Founded in 1985, the Kammerata Luxembourg has established itself at the centre of the country’s musical life with new commissions, concert series and recordings, supported by its ministry of culture. One recent enterprising series was named ‘The European Union Enlarges’, focusing on the chamber music of future EU states, and others such as this album have constructed enlightening juxtapositions of modern and Romantic-era repertoire.
Few composers from the 19th century have exercised so potent an influence upon composers of our time as Robert Schumann. His abrupt changes of mood and intense, passionate commitment to individual expressive states have seized the imagination of many composers as well as listeners. Not the least of them is Schumann’s fellow German AribertReimann, In arranging the Fantasiestücke Op.73, Reimann altered not a note of the clarinet part while arranging the piano accompaniment for the unusual combination of flute, a harp and two violas, which enables him to explore both the sombre timbres and the more ethereal hues of the score.
The Op.107 songs are united by both a theme of unrequited love and a mood of wistful other-worldliness, which Reimann accentuates with an often-Expressionist recasting of the piano part for string quartet. The other original work here is the collection of canonic pieces originally written for a pedal piano and arranged by Schumann’s contemporary Theodor Kirchner. Meanwhile, the two contemporary responses to Schumann are undertaken in a spirit of the most sincere love and homage. Kurtág’s instrumentation for clarinet, viola and piano refers back to the Op.132 Märchenerzählungen – fairy tales – and he peppers his score with both literary allusions and references back to the object of his homage. Jörg Widmann likewise evokes Schumann’s Op.23 Nachtstücke in his own trio for clarinet, cello and piano. Anyone fearful of new music need not hesitate: Widmann insinuates himself into a world of Romantic melancholy with uncanny skill.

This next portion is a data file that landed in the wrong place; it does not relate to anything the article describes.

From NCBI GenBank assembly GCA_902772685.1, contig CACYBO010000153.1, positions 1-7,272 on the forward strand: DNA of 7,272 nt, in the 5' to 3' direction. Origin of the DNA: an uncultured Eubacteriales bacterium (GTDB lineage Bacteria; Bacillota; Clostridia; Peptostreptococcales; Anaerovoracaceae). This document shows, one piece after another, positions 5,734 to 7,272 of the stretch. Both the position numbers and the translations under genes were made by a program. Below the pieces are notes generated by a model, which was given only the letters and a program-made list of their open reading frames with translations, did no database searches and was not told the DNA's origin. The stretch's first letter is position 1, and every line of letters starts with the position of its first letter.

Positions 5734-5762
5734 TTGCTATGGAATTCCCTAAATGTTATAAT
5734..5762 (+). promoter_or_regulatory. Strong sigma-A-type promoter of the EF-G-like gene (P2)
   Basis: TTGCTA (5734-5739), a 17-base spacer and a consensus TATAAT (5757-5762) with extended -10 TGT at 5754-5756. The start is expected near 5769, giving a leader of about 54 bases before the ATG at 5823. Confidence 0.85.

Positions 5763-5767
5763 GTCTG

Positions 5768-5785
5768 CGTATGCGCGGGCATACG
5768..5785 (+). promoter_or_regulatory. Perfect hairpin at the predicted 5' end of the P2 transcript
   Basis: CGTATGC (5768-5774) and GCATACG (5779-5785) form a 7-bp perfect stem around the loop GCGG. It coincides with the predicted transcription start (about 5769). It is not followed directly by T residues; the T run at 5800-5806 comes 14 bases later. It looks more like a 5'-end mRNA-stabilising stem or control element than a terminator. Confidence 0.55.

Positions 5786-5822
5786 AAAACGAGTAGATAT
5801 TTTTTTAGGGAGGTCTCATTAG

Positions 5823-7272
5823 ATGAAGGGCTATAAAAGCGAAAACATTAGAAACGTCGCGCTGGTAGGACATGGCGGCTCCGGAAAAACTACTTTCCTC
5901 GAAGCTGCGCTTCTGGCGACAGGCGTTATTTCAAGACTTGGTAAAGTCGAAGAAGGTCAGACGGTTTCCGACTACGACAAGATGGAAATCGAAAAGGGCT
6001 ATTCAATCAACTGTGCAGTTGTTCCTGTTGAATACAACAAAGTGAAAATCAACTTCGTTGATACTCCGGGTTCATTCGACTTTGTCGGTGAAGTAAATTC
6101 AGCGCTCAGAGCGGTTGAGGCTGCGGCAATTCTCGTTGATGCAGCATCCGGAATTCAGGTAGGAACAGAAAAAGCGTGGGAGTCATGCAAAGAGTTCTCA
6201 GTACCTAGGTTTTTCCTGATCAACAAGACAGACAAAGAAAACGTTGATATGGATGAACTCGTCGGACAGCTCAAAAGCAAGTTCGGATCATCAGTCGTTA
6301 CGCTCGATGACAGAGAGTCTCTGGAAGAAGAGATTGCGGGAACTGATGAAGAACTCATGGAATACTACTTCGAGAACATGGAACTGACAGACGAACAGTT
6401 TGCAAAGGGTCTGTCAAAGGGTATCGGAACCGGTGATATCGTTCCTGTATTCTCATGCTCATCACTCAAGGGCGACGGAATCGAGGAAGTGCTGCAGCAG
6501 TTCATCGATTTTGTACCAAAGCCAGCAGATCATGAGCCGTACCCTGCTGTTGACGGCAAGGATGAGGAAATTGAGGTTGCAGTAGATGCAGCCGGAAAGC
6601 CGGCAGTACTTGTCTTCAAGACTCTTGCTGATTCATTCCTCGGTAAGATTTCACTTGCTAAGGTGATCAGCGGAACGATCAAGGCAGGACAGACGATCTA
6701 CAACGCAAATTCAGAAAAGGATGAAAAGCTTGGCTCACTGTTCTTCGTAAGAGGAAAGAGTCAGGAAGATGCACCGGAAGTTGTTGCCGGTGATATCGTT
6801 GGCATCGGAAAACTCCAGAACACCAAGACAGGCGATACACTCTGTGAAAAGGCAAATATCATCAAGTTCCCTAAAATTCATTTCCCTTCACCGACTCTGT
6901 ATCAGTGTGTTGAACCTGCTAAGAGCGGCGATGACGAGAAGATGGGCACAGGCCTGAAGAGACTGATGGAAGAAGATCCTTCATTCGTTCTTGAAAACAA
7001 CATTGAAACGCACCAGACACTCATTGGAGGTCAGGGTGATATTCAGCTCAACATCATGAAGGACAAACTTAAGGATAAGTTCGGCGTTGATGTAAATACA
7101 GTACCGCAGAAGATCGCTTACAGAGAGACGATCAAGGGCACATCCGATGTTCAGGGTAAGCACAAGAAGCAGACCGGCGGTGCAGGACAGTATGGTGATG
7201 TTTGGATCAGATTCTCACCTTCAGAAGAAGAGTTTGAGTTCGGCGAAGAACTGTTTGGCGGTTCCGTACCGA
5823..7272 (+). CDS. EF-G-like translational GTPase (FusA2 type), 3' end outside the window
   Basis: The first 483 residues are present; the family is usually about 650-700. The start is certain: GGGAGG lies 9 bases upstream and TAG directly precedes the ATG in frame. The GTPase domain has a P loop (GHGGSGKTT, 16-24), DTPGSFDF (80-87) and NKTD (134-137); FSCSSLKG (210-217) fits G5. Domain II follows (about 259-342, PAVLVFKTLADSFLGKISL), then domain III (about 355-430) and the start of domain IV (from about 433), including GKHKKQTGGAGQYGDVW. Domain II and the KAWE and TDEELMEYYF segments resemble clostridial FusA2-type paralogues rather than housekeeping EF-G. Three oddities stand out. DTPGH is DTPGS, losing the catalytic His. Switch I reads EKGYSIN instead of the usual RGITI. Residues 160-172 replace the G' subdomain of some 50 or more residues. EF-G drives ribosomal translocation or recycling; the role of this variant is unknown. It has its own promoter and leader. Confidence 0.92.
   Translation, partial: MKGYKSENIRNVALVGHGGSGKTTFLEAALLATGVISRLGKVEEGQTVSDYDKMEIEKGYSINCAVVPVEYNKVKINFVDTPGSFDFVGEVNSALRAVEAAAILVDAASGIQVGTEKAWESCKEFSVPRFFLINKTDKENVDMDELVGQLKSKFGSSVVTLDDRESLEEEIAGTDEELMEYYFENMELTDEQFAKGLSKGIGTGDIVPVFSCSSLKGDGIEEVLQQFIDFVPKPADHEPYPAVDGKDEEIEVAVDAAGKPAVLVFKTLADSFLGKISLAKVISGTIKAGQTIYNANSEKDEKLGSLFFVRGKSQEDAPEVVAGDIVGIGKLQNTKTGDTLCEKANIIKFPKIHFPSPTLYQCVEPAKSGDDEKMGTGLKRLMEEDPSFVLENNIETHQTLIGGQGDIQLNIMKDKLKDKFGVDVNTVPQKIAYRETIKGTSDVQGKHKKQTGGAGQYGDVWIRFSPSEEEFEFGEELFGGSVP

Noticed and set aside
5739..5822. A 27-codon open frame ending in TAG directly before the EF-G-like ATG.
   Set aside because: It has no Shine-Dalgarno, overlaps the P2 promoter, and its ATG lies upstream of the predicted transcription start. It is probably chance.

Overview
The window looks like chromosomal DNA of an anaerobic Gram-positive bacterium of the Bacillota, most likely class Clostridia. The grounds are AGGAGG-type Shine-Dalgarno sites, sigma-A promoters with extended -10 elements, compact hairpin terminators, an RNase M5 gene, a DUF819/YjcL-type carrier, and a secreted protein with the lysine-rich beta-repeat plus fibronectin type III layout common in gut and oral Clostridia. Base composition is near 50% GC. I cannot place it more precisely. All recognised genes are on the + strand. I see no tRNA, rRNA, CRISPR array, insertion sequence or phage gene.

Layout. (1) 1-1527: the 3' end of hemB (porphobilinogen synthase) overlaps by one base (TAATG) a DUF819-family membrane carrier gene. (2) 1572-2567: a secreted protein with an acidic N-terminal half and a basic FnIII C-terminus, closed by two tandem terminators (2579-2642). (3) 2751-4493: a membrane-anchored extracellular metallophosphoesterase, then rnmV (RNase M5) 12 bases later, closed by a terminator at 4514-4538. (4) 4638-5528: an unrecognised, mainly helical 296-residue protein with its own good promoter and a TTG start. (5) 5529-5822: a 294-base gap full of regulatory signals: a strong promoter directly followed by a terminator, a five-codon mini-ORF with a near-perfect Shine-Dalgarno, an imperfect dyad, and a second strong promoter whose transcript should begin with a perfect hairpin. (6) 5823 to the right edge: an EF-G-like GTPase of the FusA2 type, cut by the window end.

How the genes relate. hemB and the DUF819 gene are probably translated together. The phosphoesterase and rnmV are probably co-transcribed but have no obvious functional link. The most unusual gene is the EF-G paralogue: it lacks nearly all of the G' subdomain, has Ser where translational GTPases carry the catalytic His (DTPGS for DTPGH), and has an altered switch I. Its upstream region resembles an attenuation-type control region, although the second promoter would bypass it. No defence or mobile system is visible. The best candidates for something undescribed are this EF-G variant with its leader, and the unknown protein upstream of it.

The creative genius of Robert Schumann, his unbridled, dreamlike fantasy and his close affinity to poetry and literature, has inspired many composers after him. This highly original program offers several works written as Hommage à Schumann: by György Kurtág (Hommage a R. Sch. for clarinet, viola and piano), Jörg Widmann (Nachtstück, for clarinet, cello and piano), as well as original works by Schumann himself, arranged for different ensembles by Aribert Reimann (Fantasiestücke Op. 73, for clarinet, flute, harp, two violas and 6 Gesänge Op. 107 for soprano and string quartet) and Theodor Kirchner (Sechs Studien, for violin, cello and piano).
Excellent performances by Kammerata Luxembourg, well known for its innovative programming. They recorded for Brilliant Classics works by Koechlin and Emmanuel.
The booklet contains liner notes in both English and French.